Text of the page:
an Ad a Day

A look at the marketing that surrounds us.

Feminists for Life: A Misreading

Posted by Rosepixie on February 23, 2010

This is an ad from Feminists for Life, an anti-abortion group.

The text reads:

Another anti-choice fanatic

“Sweeter even than to have had the joy of caring for children of my own it has been to me to help bring about a better state of things for mothers generally, so their unborn little ones could not be willed away from them.” – Susan B. Anthony

The woman who fought for the right to vote also fought for the right to life.  We proudly continue her legacy.

This is an interesting advocacy ad.  It’s very insidious because it takes a figure we are taught to admire very much, presents a quote taken entirely out of context, and then interprets it exactly as it wants to for us, ignoring what the quote actually says and refers to.  The hope is that we will be so busy thinking “wow, Susan B. Anthony thought this way, why don’t I?” that any misinterpretation of the quote itself will be completely overlooked.

So let’s look at that quote.  It does mention unborn babies, but it doesn’t mention anything even related to abortion.  See, one of Anthony’s big issues was mother’s rights because at the time, children belonged to the father.  This meant that women had no say over what happened to their children if their husbands or lovers didn’t want them to.  It also meant that in the event of a divorce, the father kept the children.  This also meant that if a man got a woman he wasn’t married to pregnant, he could take the child as long as he was willing to admit the indiscretion.  Anthony was working to change the laws that made that so.  Women did the vast majority of the childrearing, so it seemed terribly unjust to her and to other women of the time that their children could be ripped away from them at a moment’s notice because a spouse got tired of them or died and willed the children to a sibling or something.  When Anthony mentioned “unborn little ones”, she wasn’t referring to fetuses, she was referring to the children that women would have in the future.  The future when children couldn’t be taken from their mothers because children belonged to fathers and not mothers.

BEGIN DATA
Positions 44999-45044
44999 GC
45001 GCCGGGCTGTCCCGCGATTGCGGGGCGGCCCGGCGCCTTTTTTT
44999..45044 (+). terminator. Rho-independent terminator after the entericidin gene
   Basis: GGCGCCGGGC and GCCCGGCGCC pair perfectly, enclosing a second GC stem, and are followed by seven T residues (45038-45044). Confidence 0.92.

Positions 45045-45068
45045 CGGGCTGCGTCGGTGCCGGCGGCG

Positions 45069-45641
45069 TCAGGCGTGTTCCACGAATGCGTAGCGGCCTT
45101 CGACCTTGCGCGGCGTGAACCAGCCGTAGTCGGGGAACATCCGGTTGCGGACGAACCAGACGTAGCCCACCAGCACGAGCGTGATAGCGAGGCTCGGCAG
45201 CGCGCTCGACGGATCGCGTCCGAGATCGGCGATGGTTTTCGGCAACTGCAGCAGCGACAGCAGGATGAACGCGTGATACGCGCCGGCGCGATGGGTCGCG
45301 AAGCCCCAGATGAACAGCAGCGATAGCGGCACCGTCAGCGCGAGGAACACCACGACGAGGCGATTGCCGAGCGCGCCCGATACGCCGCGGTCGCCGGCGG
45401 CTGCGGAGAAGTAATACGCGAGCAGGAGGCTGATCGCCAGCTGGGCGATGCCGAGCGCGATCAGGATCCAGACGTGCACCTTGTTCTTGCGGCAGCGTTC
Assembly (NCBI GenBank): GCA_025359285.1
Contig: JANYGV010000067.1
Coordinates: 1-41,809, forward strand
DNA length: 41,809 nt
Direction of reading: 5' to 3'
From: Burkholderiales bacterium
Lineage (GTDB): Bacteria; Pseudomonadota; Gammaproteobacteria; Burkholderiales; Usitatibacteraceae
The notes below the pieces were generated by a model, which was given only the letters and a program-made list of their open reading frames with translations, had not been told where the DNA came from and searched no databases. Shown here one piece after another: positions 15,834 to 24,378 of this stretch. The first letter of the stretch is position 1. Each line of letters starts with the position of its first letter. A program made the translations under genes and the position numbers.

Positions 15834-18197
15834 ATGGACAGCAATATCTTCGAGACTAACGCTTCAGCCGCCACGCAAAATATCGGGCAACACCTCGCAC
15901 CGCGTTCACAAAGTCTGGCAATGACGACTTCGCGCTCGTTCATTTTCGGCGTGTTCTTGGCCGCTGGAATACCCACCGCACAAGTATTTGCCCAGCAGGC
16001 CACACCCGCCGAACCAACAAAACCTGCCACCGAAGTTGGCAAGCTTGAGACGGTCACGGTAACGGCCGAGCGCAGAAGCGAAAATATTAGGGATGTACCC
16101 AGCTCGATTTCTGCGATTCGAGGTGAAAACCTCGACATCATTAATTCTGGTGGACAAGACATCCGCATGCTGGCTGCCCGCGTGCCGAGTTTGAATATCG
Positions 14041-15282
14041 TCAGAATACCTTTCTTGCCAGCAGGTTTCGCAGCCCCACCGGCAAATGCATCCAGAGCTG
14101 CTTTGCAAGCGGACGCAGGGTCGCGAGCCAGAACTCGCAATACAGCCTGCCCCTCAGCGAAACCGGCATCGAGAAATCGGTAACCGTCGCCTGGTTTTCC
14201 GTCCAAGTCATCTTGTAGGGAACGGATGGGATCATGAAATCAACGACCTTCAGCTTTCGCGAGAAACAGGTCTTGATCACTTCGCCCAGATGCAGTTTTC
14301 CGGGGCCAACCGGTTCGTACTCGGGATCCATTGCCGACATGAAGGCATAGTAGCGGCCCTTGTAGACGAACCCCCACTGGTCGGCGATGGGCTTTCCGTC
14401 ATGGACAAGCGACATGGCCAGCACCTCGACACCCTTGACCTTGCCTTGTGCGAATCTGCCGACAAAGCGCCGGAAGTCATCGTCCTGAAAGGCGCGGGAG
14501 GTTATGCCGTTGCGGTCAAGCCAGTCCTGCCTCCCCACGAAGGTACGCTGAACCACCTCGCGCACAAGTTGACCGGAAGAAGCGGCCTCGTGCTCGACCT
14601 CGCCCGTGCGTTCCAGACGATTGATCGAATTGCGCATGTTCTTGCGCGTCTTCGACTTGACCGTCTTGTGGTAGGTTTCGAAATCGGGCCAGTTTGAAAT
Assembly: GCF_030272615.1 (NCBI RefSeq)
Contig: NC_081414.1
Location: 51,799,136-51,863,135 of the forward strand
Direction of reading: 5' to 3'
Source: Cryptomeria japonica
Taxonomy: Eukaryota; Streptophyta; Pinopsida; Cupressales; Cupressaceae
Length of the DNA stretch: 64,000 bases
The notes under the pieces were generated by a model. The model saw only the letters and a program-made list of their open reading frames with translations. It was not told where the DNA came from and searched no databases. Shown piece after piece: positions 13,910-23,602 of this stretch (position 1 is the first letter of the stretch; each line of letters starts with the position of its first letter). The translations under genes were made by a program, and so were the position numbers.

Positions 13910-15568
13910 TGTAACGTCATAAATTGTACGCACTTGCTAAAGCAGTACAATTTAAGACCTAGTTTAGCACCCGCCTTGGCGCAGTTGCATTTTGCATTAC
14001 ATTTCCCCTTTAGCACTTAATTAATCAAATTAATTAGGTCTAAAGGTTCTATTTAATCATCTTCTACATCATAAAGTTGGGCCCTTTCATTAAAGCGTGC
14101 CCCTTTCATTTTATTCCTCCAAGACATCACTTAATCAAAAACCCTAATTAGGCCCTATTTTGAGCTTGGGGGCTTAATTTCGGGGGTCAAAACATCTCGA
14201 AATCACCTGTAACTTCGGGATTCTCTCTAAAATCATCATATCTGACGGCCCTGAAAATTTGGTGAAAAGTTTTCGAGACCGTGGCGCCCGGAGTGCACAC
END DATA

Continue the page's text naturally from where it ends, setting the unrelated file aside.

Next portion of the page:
While abortions absolutely did happen during Susan B. Anthony’s lifetime and it’s entirely conceivable she knew about it, I’d be shocked if she ever mentioned it.  She was rather a prude and tended to avoid even giving a position on anything too controversial.  I’m not sure she’d be too fond of being used as a spokeswoman for any campaign relating to reproductive rights, regardless of the position.

Quotes are great and I love seeing them in ads.  They can ad a lot of credibility to an ad or a cause.  But they need to be used in context.  It’s not fair or right to take a quote and make it mean whatever you want it to mean.  That makes me more suspicious of your campaign, not more likely to agree with you.  If you’re either more concerned about swaying minds than being truthful or too lazy to do real research, you’re not dedicated enough to your cause to get me to agree with you.


3 Responses to “Feminists for Life: A Misreading”

  1. Alice Kate said

    While abortions absolutely did happen during Susan B. Anthony’s lifetime and it’s entirely conceivable she knew about it, I’d be shocked if she ever mentioned it. She was rather a prude and tended to avoid even giving a position on anything too controversial.

    Susan B. Anthony is, of course, most famous for her active participation in one of the most controversial issues of her day: women’s suffrage.

    And it is known for a fact that she mentioned abortion in public speeches: “The prosecutions on our courts for breach of promise, divorce, adultery, bigamy, seduction, rape; the newspaper reports every day of every year of scandals and outrages, of wife murders and paramour shooting, of abortions and infanticides, are perpetual reminders of men’s incapacity to cope successfully with this monster evil of society [intemperance].” (Susan B. Anthony, “Social Purity” 1875)